August 23, 2019

EAVan aims to bridge ‘culture-of-use’ change

The EAVan – claimed to be “a solution to urban congestion and pollution” – was launched in June at the Oxford EV Summit by manufacturer Electric Assisted Vehicles (EAV).

The EAVan operates under the current regulations for  electric bikes. EAV says it recognised that the switch from petrol and diesel vans to using ‘e-cargo bikes’ would require “a culture-of-use change”, so have engineered the EAVan ‘down’ from a van rather than ‘up’ from a bicycle.

“We wanted the EAVan to be as usable as possible by anyone.” said Adam Barmby, technical director and founder of EAV.

“Getting people out of vans and onto e-cargo bikes isn’t easy if they think it’s going to be an awful experience. So, we started with the idea of the outer body of a light commercial van and we added the electric pedal-assist propulsion system.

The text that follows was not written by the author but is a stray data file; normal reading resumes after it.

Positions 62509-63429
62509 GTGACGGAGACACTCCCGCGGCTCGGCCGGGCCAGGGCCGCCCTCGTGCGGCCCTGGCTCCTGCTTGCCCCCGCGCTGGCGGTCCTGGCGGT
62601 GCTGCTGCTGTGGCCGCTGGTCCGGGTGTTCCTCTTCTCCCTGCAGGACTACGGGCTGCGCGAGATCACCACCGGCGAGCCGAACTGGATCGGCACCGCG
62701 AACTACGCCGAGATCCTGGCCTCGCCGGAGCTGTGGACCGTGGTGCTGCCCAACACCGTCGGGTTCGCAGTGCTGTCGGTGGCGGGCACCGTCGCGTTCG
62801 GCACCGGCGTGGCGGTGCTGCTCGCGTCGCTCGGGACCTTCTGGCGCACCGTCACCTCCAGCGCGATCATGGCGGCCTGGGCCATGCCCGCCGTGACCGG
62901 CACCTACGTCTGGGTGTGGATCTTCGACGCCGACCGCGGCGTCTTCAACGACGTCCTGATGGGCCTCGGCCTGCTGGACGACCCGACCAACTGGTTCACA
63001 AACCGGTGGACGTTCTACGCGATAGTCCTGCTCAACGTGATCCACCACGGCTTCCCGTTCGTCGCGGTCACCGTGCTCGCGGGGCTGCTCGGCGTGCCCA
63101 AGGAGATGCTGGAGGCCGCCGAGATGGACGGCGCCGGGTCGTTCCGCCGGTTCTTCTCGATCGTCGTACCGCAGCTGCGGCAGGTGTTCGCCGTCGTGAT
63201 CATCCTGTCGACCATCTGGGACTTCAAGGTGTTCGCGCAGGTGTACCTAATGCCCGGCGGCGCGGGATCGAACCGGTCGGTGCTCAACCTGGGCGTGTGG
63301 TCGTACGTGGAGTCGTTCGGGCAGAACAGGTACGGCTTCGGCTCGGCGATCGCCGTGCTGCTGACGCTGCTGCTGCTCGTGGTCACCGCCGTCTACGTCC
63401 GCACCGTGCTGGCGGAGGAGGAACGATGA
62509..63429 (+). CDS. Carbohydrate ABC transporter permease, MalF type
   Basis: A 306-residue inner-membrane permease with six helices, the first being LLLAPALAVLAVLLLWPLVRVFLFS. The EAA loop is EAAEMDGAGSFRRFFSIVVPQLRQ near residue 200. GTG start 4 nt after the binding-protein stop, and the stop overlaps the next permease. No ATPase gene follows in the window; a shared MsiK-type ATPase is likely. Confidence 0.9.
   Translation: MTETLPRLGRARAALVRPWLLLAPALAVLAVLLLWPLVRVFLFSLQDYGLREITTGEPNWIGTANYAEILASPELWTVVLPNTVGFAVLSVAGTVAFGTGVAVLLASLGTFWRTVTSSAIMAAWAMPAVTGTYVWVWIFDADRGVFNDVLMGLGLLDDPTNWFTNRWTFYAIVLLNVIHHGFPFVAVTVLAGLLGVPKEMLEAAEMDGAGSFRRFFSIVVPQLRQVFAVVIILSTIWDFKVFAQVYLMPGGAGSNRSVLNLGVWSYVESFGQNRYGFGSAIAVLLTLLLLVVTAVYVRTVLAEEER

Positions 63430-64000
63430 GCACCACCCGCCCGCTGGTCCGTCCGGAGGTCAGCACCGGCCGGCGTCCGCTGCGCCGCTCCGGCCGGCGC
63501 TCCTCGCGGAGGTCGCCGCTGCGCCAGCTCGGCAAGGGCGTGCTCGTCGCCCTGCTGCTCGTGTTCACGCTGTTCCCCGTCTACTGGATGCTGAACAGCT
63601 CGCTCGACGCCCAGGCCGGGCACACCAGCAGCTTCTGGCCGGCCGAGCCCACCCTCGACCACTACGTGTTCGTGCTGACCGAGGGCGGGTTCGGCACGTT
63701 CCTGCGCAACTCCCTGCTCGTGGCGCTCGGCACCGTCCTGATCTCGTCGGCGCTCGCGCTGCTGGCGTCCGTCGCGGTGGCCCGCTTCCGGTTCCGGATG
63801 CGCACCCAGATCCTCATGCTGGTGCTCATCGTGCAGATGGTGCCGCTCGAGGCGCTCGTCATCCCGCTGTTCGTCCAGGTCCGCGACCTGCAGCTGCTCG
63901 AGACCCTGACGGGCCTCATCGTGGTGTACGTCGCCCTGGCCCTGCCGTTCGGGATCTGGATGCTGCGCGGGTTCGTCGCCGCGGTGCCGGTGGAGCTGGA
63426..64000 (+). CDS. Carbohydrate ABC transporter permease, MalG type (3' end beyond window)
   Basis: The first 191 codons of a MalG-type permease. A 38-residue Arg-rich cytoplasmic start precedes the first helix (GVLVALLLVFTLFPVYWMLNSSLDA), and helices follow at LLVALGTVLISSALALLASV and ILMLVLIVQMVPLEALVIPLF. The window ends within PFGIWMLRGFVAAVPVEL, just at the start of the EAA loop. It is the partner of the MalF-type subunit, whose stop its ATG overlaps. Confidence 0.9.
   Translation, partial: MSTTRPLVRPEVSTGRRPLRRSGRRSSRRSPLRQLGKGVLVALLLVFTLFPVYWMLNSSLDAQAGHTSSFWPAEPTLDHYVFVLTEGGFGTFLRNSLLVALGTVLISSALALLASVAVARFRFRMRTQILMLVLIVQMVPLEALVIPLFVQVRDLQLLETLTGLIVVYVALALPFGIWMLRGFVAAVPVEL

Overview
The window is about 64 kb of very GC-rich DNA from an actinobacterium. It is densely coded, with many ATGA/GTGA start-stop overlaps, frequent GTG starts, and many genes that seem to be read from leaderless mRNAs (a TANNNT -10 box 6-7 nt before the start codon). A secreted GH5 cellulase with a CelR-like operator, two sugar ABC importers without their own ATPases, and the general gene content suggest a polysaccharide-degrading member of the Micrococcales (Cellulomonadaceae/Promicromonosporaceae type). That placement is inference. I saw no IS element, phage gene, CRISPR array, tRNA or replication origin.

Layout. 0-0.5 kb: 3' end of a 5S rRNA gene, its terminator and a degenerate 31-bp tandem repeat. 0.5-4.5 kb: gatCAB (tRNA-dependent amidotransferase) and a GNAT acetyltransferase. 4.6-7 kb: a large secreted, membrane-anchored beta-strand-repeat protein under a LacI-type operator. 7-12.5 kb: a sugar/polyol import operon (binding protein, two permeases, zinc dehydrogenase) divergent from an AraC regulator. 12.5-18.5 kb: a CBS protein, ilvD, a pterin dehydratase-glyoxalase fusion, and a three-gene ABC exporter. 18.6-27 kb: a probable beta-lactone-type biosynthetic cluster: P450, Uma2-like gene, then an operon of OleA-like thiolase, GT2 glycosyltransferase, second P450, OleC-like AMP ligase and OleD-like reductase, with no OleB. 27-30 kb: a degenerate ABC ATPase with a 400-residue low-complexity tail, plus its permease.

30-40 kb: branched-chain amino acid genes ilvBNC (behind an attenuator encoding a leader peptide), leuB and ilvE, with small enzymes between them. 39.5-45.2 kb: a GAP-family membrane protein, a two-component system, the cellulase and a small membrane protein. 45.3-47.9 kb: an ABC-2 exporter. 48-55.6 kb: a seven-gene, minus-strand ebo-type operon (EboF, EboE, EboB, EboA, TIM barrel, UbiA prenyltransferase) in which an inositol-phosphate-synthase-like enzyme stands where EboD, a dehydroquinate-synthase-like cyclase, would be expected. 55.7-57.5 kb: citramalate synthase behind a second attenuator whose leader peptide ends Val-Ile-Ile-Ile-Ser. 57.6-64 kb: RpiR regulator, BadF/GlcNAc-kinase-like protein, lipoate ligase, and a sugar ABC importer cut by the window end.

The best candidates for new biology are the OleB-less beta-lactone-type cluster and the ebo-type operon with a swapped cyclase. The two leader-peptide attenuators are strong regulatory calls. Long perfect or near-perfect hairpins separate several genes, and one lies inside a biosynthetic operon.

“We’ve used all the electric assistance which the regulations permit including a thumb throttle which accelerates the EAVan up to about 3mph. After that, simply turning the pedals provides enough power to move up to 120kgs of payload in the cargo area up to a maximum assisted speed of 25kmh.”

The EAVan – which has a range of up to 60 miles – is built on a ‘Cloudframe’ chassis, designed to be fully modular. EAV says this will give it a wide range of uses – from a delivery van to a paramedic or security patrol vehicle.

The first EAVans are due for delivery next month.